Monday, February 24, 2014
AALS should fund scholarship?
Earlier this month, Prof. Matt Bodie penned a collection of very interesting posts on legal scholarship and its funding model. I will have various things to say about his valuable, and controversial, ideas in the coming days. Let me start out by responding to a narrow point he made (mentioning me and Judy Areen by name in this post! We were blushing respectively from Chicago and Washington DC):
The AALS is funded principally by dues paid by member law schools and, secondarily, by receipts from meetings. (The meetings are, despite a chorus of complaints about high costs, essentially break-even propositions, but that is another topic for another day). The overall budget for the organization is, given the overall work, not a large one. And the financial pressures upon law schools counsel caution with respect to either changing the structure of dues or increasing dues annually. Indeed, the last three years has brought very modest increases of said dues, unlike the ABA.
Administering research grants through the AALS would, quite clearly, require a wealth transfer from law schools, many quite strapped, to the AALS. It is hard to defend such a choice under current conditions.
Moreover, it would be hard to fathom that the AALS would be a better steward of law schools' money for scholarship than the law schools themselves. The choices of how best to support and subsidize faculty's scholarly work are internal choices, driven the respective missions of the law schools. To be sure, AALS has, as one of its core values, legal scholarship. But the matter of how best to incentivize and promote such scholarship among member schools is properly a localized one.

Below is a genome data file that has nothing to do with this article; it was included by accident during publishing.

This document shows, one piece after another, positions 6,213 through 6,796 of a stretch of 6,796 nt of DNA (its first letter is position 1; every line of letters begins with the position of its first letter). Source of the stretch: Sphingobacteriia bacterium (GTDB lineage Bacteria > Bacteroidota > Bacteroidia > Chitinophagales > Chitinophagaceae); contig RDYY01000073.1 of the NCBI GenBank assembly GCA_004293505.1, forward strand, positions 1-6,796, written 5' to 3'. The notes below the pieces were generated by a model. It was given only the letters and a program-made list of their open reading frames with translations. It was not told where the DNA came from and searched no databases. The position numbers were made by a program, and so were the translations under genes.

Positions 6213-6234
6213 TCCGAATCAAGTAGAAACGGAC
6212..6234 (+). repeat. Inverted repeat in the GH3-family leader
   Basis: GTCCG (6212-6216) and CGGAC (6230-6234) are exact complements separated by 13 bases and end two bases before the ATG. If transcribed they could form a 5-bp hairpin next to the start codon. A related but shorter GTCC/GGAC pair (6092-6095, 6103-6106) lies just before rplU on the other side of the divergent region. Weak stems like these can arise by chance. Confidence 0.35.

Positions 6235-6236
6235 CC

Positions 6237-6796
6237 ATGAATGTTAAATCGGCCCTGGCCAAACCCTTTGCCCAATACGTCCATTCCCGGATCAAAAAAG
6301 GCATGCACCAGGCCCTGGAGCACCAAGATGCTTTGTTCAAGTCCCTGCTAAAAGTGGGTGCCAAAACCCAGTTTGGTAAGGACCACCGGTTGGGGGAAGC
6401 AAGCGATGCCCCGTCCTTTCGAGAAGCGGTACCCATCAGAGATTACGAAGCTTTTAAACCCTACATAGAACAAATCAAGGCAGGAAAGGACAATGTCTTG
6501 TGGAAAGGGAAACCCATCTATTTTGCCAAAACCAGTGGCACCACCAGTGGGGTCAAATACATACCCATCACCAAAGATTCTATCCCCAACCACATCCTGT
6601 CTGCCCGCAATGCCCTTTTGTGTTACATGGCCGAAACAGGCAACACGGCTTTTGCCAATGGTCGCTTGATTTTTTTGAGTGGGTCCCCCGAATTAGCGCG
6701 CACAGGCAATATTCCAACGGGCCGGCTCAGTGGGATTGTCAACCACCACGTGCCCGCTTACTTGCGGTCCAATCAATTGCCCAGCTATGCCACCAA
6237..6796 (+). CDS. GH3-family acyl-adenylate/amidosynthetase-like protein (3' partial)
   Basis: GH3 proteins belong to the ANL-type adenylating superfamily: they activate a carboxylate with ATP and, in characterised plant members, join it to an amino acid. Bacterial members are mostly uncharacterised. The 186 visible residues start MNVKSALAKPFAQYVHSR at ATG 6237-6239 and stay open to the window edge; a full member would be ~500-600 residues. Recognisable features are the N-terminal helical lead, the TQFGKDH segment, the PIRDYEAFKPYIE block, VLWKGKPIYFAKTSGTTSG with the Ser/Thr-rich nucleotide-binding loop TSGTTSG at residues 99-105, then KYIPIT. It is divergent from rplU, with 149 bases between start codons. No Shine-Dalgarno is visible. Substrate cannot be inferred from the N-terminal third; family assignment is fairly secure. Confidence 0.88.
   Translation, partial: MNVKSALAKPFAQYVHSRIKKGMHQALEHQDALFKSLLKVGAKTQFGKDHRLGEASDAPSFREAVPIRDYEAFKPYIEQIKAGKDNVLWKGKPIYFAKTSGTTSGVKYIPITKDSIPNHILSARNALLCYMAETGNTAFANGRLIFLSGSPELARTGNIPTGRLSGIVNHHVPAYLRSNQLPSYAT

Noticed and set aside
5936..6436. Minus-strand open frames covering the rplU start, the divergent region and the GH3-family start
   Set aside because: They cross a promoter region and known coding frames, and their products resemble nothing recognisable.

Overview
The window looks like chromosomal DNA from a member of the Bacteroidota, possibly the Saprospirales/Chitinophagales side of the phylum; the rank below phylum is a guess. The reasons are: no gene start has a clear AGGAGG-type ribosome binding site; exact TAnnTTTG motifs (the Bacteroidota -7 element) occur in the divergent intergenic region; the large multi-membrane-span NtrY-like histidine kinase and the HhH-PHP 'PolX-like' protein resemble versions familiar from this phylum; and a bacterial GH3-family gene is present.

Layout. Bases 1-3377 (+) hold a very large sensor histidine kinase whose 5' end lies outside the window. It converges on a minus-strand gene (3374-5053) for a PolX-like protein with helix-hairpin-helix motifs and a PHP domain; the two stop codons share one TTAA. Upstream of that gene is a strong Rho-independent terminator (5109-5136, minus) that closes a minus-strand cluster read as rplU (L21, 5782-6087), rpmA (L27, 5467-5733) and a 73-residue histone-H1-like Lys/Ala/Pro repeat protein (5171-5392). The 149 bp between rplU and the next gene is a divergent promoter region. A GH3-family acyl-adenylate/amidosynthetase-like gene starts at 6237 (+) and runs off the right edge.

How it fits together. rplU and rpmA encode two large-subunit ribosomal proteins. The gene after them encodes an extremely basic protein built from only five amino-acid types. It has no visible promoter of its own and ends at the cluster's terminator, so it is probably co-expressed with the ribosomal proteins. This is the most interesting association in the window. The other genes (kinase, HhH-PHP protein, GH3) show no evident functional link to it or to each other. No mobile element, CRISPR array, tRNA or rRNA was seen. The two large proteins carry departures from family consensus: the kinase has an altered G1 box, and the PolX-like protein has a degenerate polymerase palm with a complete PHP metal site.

This post, with due respect to Prof. Bodie, is an easy one, as the AALS grant idea is really a non-starter. He raises some harder and more complex issues elsewhere in the series. And I will join that debate in separate posts.
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"Administering research grants through the AALS would, quite clearly, require a wealth transfer from law schools, many quite strapped, to the AALS."
Wouldn't that transfer run: students --> schools --> AALS --> scholars. It would be the same as we have today, except for the added costs at the AALS level and the added costs for scholars seeking grants.
Posted by: anon | Feb 24, 2014 4:57:15 PM
That's right (basically). Except there is a lot in your "except." Added costs for AALS (and, therefore, the pressure to raise dues on school) and added costs for scholars. Moreover, this would shift from law schools to AALS the choice about how best to determine worthiness for scholarly grants. A reason to believe that AALS is better at this then the law school itself?
Posted by: dan rodriguez | Feb 24, 2014 5:14:00 PM
sorry if i wasn't explicit enough in my comment, but i agree completely with your reply to my comment.
Posted by: anon | Feb 24, 2014 6:12:05 PM